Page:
10/02/2002 9:36 pm ET
Twins try to get it right vs. lefties
By Jim Molony / MLB.com
OAKLAND -- Something about lefties just doesn't sit right with Minnesota hitters. Or at least a number of them, anyway.
The Twins have struggled against southpaws more often than not this year, and on Wednesday, another port-sider put it on the Twins lineup. Oakland's Mark Mulder held the Twins to five hits -- five singles and a home run -- and gave up just one run in six innings, as the A's evened the American League Division Series at a game apiece with a 9-1 victory at Network Associates Coliseum.
Corey Koskie, Torii Hunter, Doug Mientkiewicz, Michael Cuddyer and A.J. Pierzynski combined to go 9-for-21 in Monday's opener, including 6-for-12 against right-handed starter Tim Hudson. On Tuesday they were hitless in 12 at-bats against Mulder.
This struggling against southpaws is nothing sudden for the Twins. They hit .282 as a team this season, but 30 points lower against lefties than right-handers. Several starters hit significantly lower against lefties, including left fielder Jacque Jones (.213 against lefties, .333 against right-handers), shortstop Cristian Guzman (.256, .281), designated hitter David Ortiz (.203, .299), catcher Pierzynski (.270, .308), second baseman Luis Rivas (.234, .268) and third baseman Koskie (.253, .274).
Since they had so much trouble with Mulder, it stands to reason the Twins will have difficulty against Oakland ace Barry Zito, arguably the best left-hander in the league, on Friday in Game 3. The Twins know they have to adapt to Zito better than they did to Mulder.
"He's a fastball, curveball guy for lefties," Mientkiewicz said. "Granted, it's one of the best curveballs in the game. It's hard to say anything is easier against a guy who has 23 wins. We're not going to bunch a lot of things together off him either. Hopefully, the curse of the Metrodome will get him again."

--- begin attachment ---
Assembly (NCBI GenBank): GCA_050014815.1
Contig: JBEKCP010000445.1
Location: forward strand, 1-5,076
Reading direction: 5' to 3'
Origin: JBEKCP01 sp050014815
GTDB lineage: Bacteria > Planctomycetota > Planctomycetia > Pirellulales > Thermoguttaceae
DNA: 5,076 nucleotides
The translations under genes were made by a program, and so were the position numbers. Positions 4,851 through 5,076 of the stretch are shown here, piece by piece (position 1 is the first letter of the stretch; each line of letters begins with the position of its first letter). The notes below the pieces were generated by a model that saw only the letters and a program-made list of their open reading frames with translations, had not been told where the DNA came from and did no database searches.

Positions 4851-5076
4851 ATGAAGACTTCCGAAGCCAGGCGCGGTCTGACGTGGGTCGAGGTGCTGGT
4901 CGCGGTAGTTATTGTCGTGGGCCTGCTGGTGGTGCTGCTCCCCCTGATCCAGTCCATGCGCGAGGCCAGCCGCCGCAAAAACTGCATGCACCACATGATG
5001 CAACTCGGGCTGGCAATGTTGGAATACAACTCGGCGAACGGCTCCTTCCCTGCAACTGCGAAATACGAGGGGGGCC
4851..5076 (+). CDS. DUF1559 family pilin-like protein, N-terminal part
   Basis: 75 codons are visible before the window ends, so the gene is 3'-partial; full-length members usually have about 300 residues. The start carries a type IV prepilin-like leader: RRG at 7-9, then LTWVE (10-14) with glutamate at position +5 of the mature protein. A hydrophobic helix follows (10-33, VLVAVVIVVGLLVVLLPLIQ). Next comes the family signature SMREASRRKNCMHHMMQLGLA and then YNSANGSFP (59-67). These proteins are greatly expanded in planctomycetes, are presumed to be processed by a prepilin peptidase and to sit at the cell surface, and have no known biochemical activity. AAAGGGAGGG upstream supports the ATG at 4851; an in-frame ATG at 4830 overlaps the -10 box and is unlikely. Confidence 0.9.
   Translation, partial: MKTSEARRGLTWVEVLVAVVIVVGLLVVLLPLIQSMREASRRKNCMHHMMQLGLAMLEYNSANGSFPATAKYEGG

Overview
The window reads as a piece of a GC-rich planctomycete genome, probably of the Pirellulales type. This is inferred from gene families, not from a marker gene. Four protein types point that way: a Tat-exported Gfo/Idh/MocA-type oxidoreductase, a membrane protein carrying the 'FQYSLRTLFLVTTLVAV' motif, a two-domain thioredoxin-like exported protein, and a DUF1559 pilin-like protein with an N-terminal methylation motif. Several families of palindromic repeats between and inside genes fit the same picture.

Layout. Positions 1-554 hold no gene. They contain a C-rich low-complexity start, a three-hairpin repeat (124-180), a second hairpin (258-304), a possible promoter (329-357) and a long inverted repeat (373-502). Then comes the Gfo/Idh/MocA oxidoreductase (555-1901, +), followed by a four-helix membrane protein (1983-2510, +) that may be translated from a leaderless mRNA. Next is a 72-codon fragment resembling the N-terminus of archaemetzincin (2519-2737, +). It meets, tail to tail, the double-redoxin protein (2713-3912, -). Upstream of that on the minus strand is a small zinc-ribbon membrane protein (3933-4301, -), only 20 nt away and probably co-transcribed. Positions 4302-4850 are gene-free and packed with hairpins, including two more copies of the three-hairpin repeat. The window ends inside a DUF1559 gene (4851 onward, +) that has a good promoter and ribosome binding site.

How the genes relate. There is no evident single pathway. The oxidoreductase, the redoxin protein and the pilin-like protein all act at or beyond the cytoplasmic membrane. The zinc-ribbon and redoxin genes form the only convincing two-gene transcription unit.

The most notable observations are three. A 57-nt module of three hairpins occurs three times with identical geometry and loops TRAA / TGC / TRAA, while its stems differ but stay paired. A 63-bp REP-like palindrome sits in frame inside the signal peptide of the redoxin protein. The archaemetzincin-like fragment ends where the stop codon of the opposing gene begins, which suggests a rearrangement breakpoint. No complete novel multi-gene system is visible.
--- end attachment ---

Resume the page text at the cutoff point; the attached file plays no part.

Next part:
The Twins are hoping the lefty lulls they have experienced this year will be offset by other factors, including being more patient at the plate and the home field advantage the raucous Metrodome should give Minnesota hitters. More baserunners would force Zito to pitch out of the stretch more often, which also would help.
"With a guy like [Zito] you have to take what he gives you, and he usually doesn't give you much," Hunter said. "You have to take advantage of any opportunity you might have. You want to make him work on every pitch, don't give him any easy outs, because he certainly doesn't need any help from us."
The Twins had hoped to use that approach against Mulder, but the A's blew the game open early and changed the whole focus of Minnesota's attack. Playing small ball is fine in a close game but not much help in a blowout.
"It kind of got out of whack because we got behind early, and we were maybe trying to do a little bit too much," Minnesota manager Ron Gardenhire said. "It takes away from being able to do [that]. But this guy is very tough. We hit some balls pretty decent, put some good swings out there, but we were not able to do a lot as far as trying to hit and run and things like that because we got behind. That changed the game a little bit.
"I thought that we were out playing defense too much. When you are playing defense, standing out there for long periods of time, it's tough to come out there and regroup as a hitter when you are standing out there. And we talk about that all the time, get the boys off the field. Today it didn't work out."
Clearly. And the Twins were left to ponder another defeat to a lefty and the knowledge that they don't have a lot of time left to get their lefty-hitting act right. Not with Zito up next.
Jim Molony is a reporter for MLB.com. This report was not subject to the approval of Major League Baseball or is clubs.